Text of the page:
The department’s total energy consumption remained steady in 2015–16 with an increase of 1% to 85,829 GJ. Stationary energy (buildings) consumption remained reasonably consistent with a 3% increase to 77,318 GJ. Laboratory sites constitute the largest proportion (60%) of total portfolio energy, with tenant light and power contributing 13%. The charts below provide a breakdown of total energy by end use category (building type), along with the proportion of energy sourced in 2015/16. Total solar energy reported increased by 44%, with a minor decrease in output of the Nishi solar PV system offset by additional reporting data being available for the Questacon PV system in 2015/16. The department purchased 5,311 GJ of green power from electricity services in New South Wales and the Australian Capital Territory, procured through the whole-of-government electricity contract. Total emissions remained steady at 16,176 t CO2-e, with 97% of emissions attributable to stationary energy.

Key EEGO energy intensity performance indicators for each building category in the 2015–16 FY are listed in the table above with targets. The department continues to meet the EEGO Policy’s mandatory energy intensity target of 7,500 MJ/FTE for tenant light and power for 2015/16, with an energy intensity of 4,971 MJ/FTE (9% improvement compared to 2014/15). The department does not currently report against the mandatory central services (CS) target of 400 MJ per metre squared per annum, as it does not currently have any properties in this end use category. Public building energy intensity improved 3%, whilst the energy intensity for ‘other buildings’ increased 142%, primarily due to additional data being available for reporting in 2015/16.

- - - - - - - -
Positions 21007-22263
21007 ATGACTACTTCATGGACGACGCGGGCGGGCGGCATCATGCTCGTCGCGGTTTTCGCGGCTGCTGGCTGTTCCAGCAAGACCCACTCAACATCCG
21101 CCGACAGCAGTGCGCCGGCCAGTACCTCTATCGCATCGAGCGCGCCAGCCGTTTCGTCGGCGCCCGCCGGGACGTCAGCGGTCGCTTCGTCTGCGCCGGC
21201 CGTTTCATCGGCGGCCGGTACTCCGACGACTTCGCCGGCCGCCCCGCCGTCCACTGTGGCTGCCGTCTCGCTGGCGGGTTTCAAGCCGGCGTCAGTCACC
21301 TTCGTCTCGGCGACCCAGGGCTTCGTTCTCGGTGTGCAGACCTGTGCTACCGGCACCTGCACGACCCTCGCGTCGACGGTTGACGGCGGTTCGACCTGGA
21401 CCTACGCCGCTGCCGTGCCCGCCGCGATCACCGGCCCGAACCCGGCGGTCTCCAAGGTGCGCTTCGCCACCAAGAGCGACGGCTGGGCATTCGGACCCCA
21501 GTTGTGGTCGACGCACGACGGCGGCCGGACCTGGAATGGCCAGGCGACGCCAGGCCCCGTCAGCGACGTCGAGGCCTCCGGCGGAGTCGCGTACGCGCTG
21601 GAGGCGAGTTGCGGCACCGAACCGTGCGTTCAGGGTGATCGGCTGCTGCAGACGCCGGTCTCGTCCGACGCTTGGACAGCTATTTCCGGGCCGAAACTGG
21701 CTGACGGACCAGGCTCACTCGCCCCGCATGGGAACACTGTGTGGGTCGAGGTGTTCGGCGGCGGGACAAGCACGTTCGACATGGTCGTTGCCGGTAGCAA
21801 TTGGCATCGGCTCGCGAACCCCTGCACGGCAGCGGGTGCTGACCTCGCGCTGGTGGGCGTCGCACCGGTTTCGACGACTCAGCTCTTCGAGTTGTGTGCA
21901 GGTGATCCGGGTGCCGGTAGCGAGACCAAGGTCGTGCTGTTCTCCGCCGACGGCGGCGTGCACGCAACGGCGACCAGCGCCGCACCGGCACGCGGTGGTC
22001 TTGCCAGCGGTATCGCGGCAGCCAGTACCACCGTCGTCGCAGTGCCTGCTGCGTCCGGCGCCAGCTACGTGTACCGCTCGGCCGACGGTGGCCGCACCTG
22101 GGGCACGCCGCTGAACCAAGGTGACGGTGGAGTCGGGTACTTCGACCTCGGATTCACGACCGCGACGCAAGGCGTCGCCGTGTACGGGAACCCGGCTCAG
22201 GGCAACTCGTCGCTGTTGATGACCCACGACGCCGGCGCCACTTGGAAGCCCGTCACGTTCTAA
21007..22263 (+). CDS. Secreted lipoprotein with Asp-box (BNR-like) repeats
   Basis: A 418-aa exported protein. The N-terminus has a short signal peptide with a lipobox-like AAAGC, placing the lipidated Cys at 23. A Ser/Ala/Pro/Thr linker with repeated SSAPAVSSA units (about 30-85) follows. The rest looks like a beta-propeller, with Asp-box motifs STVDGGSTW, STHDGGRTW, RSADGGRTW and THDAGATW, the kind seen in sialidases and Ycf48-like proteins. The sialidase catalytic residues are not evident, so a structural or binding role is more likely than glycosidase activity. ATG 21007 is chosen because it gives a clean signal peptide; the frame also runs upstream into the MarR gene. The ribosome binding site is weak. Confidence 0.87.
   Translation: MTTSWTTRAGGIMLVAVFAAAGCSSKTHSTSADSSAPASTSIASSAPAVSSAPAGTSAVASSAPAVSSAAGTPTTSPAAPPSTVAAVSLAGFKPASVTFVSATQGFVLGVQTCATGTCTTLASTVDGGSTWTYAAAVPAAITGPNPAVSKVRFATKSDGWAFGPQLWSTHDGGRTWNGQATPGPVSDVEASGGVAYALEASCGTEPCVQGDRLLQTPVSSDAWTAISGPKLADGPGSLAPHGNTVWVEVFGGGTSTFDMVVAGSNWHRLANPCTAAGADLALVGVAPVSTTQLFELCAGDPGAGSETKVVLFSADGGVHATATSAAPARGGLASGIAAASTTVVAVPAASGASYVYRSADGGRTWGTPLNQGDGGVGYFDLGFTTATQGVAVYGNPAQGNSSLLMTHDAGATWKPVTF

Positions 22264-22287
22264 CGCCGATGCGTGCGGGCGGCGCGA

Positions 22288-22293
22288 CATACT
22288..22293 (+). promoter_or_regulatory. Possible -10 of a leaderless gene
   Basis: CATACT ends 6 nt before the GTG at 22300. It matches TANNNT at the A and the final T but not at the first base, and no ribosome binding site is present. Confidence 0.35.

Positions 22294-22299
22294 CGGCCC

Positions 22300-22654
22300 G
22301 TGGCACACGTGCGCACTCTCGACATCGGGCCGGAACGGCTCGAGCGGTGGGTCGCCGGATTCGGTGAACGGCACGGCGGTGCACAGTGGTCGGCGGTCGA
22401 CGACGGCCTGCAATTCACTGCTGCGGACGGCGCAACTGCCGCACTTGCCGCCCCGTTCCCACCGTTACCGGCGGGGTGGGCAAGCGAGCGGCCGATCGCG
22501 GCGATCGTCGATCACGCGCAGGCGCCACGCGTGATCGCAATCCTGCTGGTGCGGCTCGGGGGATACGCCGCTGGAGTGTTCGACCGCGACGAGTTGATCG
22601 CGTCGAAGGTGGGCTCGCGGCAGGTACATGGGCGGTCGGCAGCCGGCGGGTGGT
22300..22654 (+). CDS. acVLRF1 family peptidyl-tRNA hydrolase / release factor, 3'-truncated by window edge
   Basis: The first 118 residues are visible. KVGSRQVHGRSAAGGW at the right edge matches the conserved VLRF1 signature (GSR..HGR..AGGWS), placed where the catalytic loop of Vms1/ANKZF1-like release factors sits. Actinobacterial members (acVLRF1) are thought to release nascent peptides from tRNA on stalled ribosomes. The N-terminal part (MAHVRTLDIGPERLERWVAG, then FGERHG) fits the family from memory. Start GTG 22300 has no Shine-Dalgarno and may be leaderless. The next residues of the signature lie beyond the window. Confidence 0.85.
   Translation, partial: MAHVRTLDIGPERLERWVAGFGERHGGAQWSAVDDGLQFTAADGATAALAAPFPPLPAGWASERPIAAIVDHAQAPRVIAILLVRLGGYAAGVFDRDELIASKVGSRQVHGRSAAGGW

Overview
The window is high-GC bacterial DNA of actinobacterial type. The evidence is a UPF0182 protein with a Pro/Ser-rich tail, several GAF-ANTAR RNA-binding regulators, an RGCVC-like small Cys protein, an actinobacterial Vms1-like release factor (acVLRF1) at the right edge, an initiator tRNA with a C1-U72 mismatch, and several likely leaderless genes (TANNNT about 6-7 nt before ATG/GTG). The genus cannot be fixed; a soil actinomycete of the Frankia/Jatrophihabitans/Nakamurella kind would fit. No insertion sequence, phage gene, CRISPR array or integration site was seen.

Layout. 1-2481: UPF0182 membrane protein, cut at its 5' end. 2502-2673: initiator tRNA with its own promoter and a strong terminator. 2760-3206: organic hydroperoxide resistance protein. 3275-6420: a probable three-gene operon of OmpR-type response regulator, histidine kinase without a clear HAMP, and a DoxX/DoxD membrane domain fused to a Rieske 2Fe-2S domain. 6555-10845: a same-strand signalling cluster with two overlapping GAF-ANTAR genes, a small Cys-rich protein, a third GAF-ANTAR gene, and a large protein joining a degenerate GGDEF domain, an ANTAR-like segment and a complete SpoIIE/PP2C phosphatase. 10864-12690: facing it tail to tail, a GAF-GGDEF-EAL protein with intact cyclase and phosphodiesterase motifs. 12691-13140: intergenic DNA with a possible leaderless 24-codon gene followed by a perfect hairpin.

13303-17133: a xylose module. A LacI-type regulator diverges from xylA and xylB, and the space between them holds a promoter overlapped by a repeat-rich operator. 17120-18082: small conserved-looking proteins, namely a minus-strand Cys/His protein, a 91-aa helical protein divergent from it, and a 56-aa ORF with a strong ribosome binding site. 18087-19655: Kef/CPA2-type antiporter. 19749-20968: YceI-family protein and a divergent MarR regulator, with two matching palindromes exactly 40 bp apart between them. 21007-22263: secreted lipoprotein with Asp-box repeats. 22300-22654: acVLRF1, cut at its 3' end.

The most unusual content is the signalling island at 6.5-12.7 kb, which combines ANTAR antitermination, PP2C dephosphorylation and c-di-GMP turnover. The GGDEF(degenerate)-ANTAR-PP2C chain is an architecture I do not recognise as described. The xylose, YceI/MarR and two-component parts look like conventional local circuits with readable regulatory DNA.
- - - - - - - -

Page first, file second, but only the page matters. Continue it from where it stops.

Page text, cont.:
Pie chart of electricity sources

Pie chart of energy consumption by end use


Pie chart of emissions sources

EEGO Minimum Energy Performance Standards (MEPS)

The energy performance of the property portfolio is rated using the National Built Environment Rating System (NABERS) for offices. The department strives to occupy office buildings and tenancies that are designed to achieve the EEGO Policy’s minimum energy performance standard of at least 4.5 stars. NABERS office energy ratings (without green power) for the department’s largest office tenancies (>2,000m2) currently include:

  • 2 Philip Law St, Canberra: 5 stars Tenancy | 5 stars Base building
  • 10 Binara St, Canberra: 4.5 stars Tenancy | 5 stars Base building
  • 341 George St Sydney: 5 stars Tenancy | 4 stars Base building.

To ensure that the department’s larger tenancies operate at the required level of energy efficiency, in line with EEGO minimum energy performance standards, landlord and tenant obligations are managed under Green Lease Schedules by implementing site-based energy management plans, quarterly building management committee meetings, quarterly energy reporting and separate metering.